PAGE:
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Remortgaging with HSBC

(23 Posts)
dodi1978 Mon 22-Aug-16 15:30:20

We currently have a five year fixed-term mortgage with HSBC, which runs until May 2017.

If you have got a Mortgage with HSBC and have recently remortgaged with them, could you please explain to me what the process was like? How long did it take, what was involved? Was a new survey required, and what level of survey?

I am also concerned that I'll be on maternity leave next year, and my two months with the lowest salary (SMP only) will be in March/April. I will go back to work full-time, but my childcare costs will increase due to having two at nursery / childcare. I am worried about how this will be considered at remortgaging stage, and whether my mortgage will still be considered "affordable" based on outgoings.

Any experiences would be highly welcome!

Ginmakesitallok Mon 22-Aug-16 15:36:33

You don't need to remortgage I'd you don't want you - usually after a fixed term you revert to the standard rate

dodi1978 Mon 22-Aug-16 15:39:30

Thanks for your answer!

I know, but given the uncertain times (Brexit), I think I'd feel more comfortable on a new fixed-term deal. This being said, I just calculated that the standard rate would save us £100 a month, which we could actually overpay... and that would then shave more than 2 years of the mortgage!

Fluffycloudland77 Mon 22-Aug-16 16:20:13

We came to the end of our fixed rate with natwest and remortgaged with them.

It was mostly done online & they sent out documents for us to sign. It took about two weeks. There was no proof of earnings needed or credit checks.

dodi1978 Mon 22-Aug-16 16:29:55

Fluffy - that's interesting. I was under the impression that proof of earnings and a new survey is always required.

I know I should just call and ask, but don't want to draw to much attention to my upcoming maternity leave....

MaryWortleyMontagu Mon 22-Aug-16 16:39:55

If you are staying with the same lender then this is not technically remortgaging but 'switching rate'. Unless you are increasing the money borrowed most lenders will let you switch rate without asking for proof of income. If you are increasing the money borrowed and/or moving to a different lender (which may be cheaper) then this is will be a full remortgage application with proof of income and house value required. My fix ran out mid way through my mat leave and I switched rates with the same lender and wasn't asked for proof of income.

MaryWortleyMontagu Mon 22-Aug-16 16:40:39

You also don't need a survey with switching rate only with a remortgage application.

SpaghettiMeatballs Mon 22-Aug-16 16:42:26

Yes, we have. HSBC have very strict lending criteria. Even though our monthly payment was going down we had to have a full affordability check, survey, proof of earnings etc.

I once had to get the wages dept to write a letter for someone I manage who was remortgaging on mat leave. They wanted confirmation of her anticipated salary.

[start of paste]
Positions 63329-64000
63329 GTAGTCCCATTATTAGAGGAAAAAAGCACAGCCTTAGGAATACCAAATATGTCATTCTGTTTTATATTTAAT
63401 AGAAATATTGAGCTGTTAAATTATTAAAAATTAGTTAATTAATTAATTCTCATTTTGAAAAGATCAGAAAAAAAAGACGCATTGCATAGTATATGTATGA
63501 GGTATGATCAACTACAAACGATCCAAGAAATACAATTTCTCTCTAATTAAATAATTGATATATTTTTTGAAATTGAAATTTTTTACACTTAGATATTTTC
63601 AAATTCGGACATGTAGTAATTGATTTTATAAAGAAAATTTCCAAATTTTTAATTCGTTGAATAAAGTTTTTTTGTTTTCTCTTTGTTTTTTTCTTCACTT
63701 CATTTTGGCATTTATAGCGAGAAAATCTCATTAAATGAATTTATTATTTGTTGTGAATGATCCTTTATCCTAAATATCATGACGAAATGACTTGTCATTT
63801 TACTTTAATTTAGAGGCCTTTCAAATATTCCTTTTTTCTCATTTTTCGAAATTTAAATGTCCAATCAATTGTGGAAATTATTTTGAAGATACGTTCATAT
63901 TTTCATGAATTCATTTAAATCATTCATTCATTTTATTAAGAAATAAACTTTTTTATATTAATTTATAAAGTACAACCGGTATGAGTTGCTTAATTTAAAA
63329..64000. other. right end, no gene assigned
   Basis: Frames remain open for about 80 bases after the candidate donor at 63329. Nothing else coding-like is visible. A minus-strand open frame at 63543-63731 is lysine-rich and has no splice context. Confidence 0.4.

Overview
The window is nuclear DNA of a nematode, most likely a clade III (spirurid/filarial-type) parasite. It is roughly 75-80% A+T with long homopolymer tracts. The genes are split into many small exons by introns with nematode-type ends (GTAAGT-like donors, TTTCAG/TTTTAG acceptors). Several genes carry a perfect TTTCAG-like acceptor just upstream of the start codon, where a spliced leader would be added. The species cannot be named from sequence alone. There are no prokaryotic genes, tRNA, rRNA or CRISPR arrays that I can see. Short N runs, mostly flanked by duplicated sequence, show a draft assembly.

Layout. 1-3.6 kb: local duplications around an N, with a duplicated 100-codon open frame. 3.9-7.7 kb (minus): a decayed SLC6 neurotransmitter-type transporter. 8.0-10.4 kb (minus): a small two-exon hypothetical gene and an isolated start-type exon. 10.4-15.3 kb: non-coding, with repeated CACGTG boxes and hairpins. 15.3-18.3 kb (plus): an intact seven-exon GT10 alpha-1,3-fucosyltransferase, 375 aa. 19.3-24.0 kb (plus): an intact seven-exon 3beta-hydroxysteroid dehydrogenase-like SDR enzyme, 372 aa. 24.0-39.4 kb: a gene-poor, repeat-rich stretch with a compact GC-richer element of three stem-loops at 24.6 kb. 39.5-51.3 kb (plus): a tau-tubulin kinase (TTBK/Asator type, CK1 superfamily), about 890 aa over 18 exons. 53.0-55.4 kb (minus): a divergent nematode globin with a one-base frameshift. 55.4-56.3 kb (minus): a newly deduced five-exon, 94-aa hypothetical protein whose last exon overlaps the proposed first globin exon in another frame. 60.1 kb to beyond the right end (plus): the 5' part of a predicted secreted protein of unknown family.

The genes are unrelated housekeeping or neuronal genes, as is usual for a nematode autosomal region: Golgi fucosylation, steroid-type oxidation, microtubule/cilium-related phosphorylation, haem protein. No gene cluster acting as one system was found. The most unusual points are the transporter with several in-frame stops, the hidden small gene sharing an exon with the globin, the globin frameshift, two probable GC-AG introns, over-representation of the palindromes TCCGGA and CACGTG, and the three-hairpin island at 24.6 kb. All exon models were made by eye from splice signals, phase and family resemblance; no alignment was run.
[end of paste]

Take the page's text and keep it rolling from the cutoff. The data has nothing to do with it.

CrossfireHurricane Mon 22-Aug-16 16:44:05

I am sure you don't need a survey etc when a fixed rate comes to an end if you stay with that lender.
You just switch 'rates'
No need for wage calculations as the amount you are borrowing is the same surely?

dodi1978 Mon 22-Aug-16 16:48:34

Thanks for all replies!

Spaghetti - did you switch to a different HSBC rate or did you remortgage with them after having been with a different provider?

We don't expect our monthly payments to go up as we are not borrowing more. Rather, we have paid off a bit of capital in the last few years, so our LTV should be better now, so I'd hope that we pay less!

CrossfireHurricane Mon 22-Aug-16 16:51:33

Gosh! And I thought the Halifax were a pain in the arse to deal with.
Great that you have been able to pay off a bit of the capitalsmile

SpaghettiMeatballs Mon 22-Aug-16 16:54:02

Nope. We were with them and stayed with them. It didn't make any sense to us but there you go.

We did knock four years off the term but that didn't increase the payments as the rate was going down. We also moved 'down' to the 60% mortgage bracket from 75% so maybe that was why they wanted a survey.

They aren't like some of the other lenders. My friend is a mortgage advisor at Natwest and she couldn't understand the hoops we had to jump through.

thisisbloodyridiculous Fri 26-Aug-16 11:01:56

I'd revert to the standard rate and then look at remortgaging when you're back from mat leave. The bank of England have just cut interest rates so it's unlikely to be a bad idea to be on the standard rate in the time period you're looking at.

ReceptionMum Fri 26-Aug-16 12:37:13

We have recently re-mortgaged with HSBC (switch from NatWest) for a very low 2y fixed rate (believe still available - check Moneysupermarket). Natwest could not offer us anything close to that. We saved a lot on our monthly mortgage payments BUT....